This article was originally published by Radio Free Europe/Radio Liberty and is reprinted with permission.
The Pentagon plans this summer to test a ground-launched cruise missile of the type that has been banned for three decades by Intermediate-Range Nuclear Forces Treaty (INF), U.S. news agencies are reporting.
“We’re going to test a ground-launched cruise missile in August,” a senior defense official, who declined to be named, was quoted by Reuters as saying on March 13.
Pentagon officials spoke to a small group of reporters on the condition that they would not be identified.
The United States on February 2 launched the six-month process of leaving the INF treaty, after Washington and NATO repeatedly accused Moscow of violating the accord by developing the 9M729 cruise missile, also known as the SSC-8.
Russia, which denies the accusation, said it was also withdrawing from the INF Treaty, which banned both countries from developing, producing, and deploying ground-launched cruise or ballistic missiles with ranges between 500 and 5,500 kilometers.
When he announced that the United States would pull out of the INF treaty, Trump said the military would “move forward” with developing a military response to Russia’s alleged violations.
The U.S. cruise missile to be tested in August will have a range of 1,000 kilometers, Reuters quoted a Pentagon official as saying.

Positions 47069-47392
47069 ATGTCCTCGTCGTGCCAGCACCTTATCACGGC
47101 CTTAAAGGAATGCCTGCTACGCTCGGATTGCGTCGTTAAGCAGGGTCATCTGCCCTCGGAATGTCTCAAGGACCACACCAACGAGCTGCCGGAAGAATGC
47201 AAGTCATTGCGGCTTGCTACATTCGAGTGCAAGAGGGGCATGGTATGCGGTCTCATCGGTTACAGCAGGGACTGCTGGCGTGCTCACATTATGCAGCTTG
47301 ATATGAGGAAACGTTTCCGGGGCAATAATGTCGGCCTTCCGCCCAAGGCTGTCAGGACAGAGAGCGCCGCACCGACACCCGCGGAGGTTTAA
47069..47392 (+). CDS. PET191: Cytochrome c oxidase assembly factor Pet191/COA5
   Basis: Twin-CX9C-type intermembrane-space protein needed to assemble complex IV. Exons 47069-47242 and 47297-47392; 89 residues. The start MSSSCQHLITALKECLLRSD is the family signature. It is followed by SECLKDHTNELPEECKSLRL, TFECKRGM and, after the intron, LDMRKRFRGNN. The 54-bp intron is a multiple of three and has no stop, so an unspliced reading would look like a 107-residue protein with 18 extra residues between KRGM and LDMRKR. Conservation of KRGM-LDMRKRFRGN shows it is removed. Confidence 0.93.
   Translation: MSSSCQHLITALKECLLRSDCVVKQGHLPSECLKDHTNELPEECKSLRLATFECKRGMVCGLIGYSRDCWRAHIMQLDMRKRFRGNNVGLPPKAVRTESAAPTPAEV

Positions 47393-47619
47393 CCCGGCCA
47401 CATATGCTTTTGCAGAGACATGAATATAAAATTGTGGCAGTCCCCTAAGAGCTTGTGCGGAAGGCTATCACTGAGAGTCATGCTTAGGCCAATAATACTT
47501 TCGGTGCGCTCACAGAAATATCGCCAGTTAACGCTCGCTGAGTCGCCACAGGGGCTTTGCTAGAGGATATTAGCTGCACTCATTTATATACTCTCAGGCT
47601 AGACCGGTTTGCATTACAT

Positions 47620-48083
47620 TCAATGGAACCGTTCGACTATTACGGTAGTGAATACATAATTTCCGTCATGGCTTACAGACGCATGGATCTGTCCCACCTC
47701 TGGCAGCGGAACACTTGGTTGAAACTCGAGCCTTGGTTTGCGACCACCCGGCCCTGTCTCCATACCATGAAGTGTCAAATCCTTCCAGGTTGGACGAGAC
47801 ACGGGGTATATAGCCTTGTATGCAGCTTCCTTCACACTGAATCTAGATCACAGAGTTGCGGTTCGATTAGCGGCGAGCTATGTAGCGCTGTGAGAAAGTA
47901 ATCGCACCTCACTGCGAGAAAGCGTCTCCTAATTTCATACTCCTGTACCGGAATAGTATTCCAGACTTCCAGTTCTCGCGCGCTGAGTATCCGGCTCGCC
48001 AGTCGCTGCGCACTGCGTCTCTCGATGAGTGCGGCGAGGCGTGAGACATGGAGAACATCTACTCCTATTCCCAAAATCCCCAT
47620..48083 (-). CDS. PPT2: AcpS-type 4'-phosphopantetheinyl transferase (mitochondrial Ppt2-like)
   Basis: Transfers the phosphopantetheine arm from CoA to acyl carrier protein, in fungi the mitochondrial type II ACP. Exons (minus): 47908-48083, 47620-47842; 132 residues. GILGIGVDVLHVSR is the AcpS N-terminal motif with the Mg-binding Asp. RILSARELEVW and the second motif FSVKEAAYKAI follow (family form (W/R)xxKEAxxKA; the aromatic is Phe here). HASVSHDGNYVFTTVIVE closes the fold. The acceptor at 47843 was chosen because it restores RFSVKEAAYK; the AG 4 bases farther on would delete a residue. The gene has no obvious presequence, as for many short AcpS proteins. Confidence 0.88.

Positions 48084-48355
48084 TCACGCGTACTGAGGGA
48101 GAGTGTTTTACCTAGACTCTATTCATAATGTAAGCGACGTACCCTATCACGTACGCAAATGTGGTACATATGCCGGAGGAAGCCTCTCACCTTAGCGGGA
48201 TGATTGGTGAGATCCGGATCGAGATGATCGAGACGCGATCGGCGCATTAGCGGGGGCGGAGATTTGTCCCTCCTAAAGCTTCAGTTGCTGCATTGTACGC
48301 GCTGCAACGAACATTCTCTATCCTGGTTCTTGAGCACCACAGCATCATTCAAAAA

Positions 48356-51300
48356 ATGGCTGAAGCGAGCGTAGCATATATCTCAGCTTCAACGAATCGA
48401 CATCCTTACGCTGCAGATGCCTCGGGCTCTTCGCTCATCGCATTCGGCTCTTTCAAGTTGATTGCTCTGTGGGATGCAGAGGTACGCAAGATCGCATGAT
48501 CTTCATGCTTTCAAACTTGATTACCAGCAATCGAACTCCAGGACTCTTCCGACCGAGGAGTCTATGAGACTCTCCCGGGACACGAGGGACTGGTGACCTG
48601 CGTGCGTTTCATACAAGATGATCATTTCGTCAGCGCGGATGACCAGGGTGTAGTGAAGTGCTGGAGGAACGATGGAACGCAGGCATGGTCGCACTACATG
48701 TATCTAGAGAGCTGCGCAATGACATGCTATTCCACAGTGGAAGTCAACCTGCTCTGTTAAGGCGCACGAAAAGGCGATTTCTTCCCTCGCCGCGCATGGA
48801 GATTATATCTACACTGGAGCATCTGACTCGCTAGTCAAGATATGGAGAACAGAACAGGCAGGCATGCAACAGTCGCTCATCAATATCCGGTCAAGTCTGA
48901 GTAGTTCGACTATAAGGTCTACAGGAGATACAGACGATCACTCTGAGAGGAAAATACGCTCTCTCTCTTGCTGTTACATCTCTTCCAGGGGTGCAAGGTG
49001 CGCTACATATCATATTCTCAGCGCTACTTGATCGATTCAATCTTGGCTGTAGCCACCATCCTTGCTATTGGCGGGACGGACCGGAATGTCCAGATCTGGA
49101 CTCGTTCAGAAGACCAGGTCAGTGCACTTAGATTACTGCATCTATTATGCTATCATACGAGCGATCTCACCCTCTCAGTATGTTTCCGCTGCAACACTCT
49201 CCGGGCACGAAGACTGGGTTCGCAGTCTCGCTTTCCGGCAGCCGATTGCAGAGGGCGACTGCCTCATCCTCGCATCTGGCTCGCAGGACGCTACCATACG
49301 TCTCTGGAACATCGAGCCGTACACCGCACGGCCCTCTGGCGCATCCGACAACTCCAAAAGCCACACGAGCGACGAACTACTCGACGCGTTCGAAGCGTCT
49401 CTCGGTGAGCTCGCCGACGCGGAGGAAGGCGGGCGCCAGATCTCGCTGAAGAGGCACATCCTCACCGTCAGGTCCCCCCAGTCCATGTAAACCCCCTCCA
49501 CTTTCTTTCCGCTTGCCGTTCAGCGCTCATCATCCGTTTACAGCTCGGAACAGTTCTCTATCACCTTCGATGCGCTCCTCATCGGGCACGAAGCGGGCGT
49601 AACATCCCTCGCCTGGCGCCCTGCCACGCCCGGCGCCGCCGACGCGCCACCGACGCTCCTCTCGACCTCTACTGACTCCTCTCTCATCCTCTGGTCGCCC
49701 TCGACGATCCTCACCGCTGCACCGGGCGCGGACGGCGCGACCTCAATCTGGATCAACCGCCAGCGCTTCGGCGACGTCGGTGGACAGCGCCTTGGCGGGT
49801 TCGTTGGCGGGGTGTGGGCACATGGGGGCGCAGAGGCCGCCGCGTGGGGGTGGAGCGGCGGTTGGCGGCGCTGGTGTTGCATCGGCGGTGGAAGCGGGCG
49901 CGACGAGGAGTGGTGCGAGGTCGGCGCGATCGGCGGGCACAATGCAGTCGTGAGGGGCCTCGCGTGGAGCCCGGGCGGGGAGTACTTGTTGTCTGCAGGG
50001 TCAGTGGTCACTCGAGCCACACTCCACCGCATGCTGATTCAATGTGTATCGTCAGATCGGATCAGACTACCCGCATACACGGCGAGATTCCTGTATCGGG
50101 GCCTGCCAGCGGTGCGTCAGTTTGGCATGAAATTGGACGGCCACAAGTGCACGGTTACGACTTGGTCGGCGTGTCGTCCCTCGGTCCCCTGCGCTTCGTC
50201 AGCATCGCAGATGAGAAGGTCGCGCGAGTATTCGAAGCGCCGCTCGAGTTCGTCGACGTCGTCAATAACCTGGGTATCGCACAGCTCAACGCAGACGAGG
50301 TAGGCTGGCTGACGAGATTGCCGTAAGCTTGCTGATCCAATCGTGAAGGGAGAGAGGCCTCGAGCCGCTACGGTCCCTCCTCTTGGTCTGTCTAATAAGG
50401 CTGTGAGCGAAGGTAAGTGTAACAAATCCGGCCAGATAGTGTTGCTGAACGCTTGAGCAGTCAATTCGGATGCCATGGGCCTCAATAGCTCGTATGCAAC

If the test proves successful, the missile could be deployed in about 18 months, the official said.
The same official said the Pentagon was also tentatively planning in November to test an intermediate-range ballistic missile.
The Associated Press quoted an official as saying the second ballistic missile would have a range of 3,000 to 4,000 kilometers. It would not be ready for deployment for at least five years.
The defense officials told reporters that allies in Europe and Asia have not yet been consulted about the planned missile tests or if they would be deployed on their territory.
One official said the intermediate-range ballistic missile could be deployed on Guam, a U.S. territory close enough to China or Russia to be considered a threat.
Some proponents of arms control have questioned the strategy around the tests.
“The Russians have been violating the INF treaty for years but, instead of focusing world opinion against the Russians, the Trump administration decided to withdraw from the treaty,” Adam Smith, the Democratic chairman of the House Armed Services Committee, said recently.
“Instead of punishing the Russians, the administration has announced it would sink to the level of the Russians.”